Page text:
Extensible Records

Claus Reinke claus.reinke at talk21.com
Sun Nov 11 13:48:15 EST 2007

>> Hugs.Trex> :t let f opts x = (opt1="default"|opts) in f
>> let {...} in f :: a\opt1 => Rec a -> b -> Rec (opt1 :: [Char] | a)
> This completely loses the aim of optional arguments: with this type,  
> the argument 'opts' cannot have a field 'opt1' (as shown by the  
> context 'a\opt1'). The type we want should say that 'opts' cannot  
> have any fields except 'opt1' (though that is optional). Flex cannot  
> express this type.

ok, then i misunderstood what you wanted to demonstrate with
that example. but then this part doesn't seem to need any extensible
records at all, in fact 'cannot have any fields except' requires non-
extensibility. the standard type for optional things is Maybe thing, 
and if you want a record of optional things, a record with default 
value Nothing in each field, updated only on the fields you want
to pass a value in, will do fine.
> What I meant by "Flex-like" systems is that they can only extend  
> record types by fixed fields. 

thanks, i find the explanation more helpful than the name.
there are already too many variations around, so unless there
is a concrete implementation/specification, as in the case of 
Trex, Daan's system (i think he actually had several, so i should
say 'Daan's scoped labels'), or Oleg's, your's and my libraries, 
it might be better to specify the features.

> As well as the usual extraction and  
> deletion of fields, I want first-class operators:
> (+:) :: r `Disjoint` s => r -> s -> r :+: s
> x +: y is the concatenation of two records x and y, under the  
> condition that they have no fields in common
> r :+: s is the type of x +: y, assuming x::r and y::s

this is a fairly complex operation, part of which includes a
generalisation of the 'lacks' predicate in Trex to sets of labels, 
to catch common errors at the price of additional complexity.

until i saw Daan's system, i would have agreed that this kind
of disjointness/lacks guarantee was necessary for a useable
record type system, but i'm no longer convinced that the 
additional complexity (not just in implementation, but in types)
is worth it. but that is just one example of why we might 
need several design alternatives - no single system to please
everyone all the time!-)
> (|:) :: r `Subrecord` s => s -> r -> s
> x |: y is the update of x by y, under the condition that every field  
> of y is a field of x of the same type
> the type of x |: y is the same as the type of x

i agree that something like this is useful (i should add it to
my own code some time).
> The conditions on the types of these operators are important, as they  
> catch common errors. For example, if a function 'f' has optional  
> arguments 'opt1::x1, ... optn::xn' you want 'f {optt1 = val}' to give  
> a type error because you've misspelled 'opt1', not simply to ignore  
> it. In other words, you need a condition that the fields of the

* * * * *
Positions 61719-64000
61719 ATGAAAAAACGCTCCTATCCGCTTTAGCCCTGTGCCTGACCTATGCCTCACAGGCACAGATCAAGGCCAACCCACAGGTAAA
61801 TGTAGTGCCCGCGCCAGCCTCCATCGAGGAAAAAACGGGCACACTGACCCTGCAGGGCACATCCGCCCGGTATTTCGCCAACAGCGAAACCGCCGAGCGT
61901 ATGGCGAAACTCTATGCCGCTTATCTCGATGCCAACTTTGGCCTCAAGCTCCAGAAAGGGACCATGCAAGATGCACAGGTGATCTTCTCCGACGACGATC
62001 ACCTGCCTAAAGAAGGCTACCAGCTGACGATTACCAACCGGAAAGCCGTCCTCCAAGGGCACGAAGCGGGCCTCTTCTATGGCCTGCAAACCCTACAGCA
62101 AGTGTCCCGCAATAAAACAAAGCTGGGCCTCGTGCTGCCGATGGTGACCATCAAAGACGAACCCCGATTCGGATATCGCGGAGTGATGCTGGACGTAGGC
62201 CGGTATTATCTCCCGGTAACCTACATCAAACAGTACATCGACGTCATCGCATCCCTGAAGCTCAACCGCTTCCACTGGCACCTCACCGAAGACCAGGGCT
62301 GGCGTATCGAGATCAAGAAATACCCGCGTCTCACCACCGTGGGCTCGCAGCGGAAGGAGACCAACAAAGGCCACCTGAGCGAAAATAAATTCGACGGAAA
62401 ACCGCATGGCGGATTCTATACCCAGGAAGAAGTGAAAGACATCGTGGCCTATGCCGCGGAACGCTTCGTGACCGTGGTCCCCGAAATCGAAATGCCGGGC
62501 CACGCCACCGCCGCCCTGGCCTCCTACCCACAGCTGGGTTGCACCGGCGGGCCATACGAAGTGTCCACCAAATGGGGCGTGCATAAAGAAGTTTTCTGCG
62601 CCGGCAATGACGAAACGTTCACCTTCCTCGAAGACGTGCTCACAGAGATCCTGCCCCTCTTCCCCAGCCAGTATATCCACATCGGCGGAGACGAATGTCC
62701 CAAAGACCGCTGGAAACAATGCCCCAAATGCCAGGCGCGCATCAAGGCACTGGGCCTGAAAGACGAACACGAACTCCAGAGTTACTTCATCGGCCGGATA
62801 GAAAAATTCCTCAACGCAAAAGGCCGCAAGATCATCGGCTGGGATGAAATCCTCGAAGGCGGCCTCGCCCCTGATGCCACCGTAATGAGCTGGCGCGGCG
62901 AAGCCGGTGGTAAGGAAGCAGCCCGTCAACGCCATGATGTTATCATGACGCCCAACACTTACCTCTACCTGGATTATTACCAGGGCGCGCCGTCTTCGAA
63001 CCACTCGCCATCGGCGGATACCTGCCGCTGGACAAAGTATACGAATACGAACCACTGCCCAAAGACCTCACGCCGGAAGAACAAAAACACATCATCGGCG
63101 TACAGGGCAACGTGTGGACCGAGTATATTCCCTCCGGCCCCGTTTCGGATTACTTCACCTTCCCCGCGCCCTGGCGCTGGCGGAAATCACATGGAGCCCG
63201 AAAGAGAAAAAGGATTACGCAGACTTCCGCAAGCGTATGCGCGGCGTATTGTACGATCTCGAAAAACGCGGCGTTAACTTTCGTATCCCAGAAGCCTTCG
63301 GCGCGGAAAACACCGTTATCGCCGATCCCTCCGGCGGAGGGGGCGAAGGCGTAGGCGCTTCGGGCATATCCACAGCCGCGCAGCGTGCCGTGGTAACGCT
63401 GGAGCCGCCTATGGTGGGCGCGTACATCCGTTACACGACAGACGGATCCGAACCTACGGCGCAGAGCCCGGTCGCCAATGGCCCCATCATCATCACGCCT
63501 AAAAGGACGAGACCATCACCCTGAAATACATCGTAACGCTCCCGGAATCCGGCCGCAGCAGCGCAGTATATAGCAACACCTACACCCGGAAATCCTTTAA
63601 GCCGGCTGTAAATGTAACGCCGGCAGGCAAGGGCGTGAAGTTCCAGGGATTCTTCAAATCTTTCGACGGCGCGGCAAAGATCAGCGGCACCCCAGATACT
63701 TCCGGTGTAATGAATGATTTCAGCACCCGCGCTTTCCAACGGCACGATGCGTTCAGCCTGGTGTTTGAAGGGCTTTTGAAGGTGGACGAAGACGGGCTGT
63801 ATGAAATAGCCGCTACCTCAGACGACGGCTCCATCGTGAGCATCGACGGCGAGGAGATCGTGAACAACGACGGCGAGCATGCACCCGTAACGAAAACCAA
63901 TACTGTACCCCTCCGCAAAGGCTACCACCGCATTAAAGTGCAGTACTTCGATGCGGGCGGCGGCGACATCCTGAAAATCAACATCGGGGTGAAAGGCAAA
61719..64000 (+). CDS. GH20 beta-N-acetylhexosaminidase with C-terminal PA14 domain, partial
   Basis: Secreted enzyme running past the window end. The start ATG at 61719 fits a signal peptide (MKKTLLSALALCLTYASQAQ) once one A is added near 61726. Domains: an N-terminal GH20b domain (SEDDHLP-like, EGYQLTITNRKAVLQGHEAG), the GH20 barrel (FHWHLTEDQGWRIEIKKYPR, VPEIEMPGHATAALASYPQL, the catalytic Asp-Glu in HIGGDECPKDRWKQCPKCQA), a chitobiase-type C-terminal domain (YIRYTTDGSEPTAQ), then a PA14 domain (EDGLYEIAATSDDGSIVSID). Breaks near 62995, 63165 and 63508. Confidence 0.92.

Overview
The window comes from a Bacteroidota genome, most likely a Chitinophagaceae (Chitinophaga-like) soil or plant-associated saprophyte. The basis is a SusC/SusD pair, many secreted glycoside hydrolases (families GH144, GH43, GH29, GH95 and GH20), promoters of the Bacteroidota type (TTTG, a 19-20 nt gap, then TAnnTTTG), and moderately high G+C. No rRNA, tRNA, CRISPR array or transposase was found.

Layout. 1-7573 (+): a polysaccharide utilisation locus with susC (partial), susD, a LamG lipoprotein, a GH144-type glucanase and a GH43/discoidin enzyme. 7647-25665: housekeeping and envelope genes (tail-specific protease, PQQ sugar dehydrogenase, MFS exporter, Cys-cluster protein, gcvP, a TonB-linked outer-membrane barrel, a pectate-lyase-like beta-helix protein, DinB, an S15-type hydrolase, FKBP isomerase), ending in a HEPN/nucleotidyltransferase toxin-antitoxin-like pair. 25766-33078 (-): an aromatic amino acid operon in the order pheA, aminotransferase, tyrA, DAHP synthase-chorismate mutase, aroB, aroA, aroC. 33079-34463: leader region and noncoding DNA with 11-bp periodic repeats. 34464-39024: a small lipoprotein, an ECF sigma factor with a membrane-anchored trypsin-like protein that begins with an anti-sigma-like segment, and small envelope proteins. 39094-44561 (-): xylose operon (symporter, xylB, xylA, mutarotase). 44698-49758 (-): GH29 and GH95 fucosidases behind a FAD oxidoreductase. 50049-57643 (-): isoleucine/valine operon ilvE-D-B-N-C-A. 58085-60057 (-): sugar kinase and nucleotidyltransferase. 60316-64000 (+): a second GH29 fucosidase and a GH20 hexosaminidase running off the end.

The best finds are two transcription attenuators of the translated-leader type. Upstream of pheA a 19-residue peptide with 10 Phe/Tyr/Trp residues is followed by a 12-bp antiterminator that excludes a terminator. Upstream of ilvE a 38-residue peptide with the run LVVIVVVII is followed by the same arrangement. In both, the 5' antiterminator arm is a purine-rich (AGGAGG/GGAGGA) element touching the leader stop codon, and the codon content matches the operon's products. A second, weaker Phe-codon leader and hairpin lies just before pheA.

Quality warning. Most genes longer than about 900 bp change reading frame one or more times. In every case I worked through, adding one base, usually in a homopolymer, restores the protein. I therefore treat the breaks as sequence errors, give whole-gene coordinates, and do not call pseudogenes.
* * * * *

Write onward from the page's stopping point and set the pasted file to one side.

> record argument of f are a subset of {opt1, .., optn}.

again, that is achievable even with haskell's labelled fields, as it
specifically rules out record extension as a programmer error.

for a full record system, there are two parts of the problem:
- opening closed record types to extension
- closing extensible record types to prevent extension

you argue that the second step is necessary, and suggest a 
generalisation of systems like Trex, Daan argued that a 
surprisingly large subset of practical problems can be 
addressed with the first step alone.

since the second step isn't entirely for free (those 'lacks'
and 'Disjoint' predicates keep piling up), there is something
to be said for offering both the step 1 and the step 1+2

there are several other features in which both kinds of
system go beyond haskell's labelled fields, but many of
those we might be able to agree on?-)

> These operators can be defined using type families: download the code  
> from
> http://homepage.ntlworld.com/b.hilken/files/Records.hs
> This code would only need minimal extensions to GHC to make it  
> completely useable.

i still have your original announcement in my inbox!-) i just
haven't got around to it yet, because i wanted to translate
my own system to type functions first, and other things keep
getting in the way..

>>.. (type sharing).. 
> I believe this issue is completely independent of records. Exactly  
> the same problem would arise if the same datatype with the same  
> constructors was defined in two different modules. To solve this we  
> need a mechanism whereby identically defined types in different  
> modules can be identified.

indeed. record labels just raise the urgency of the issue as
a real problem in programming practice.

> but I am strongly biased in favour of my own records system!

who isn't?-) that is exactly why none of the systems have made
it into haskell so far. and why we should allow for multiple options
if we want to go any further than the numerous previous attempts.


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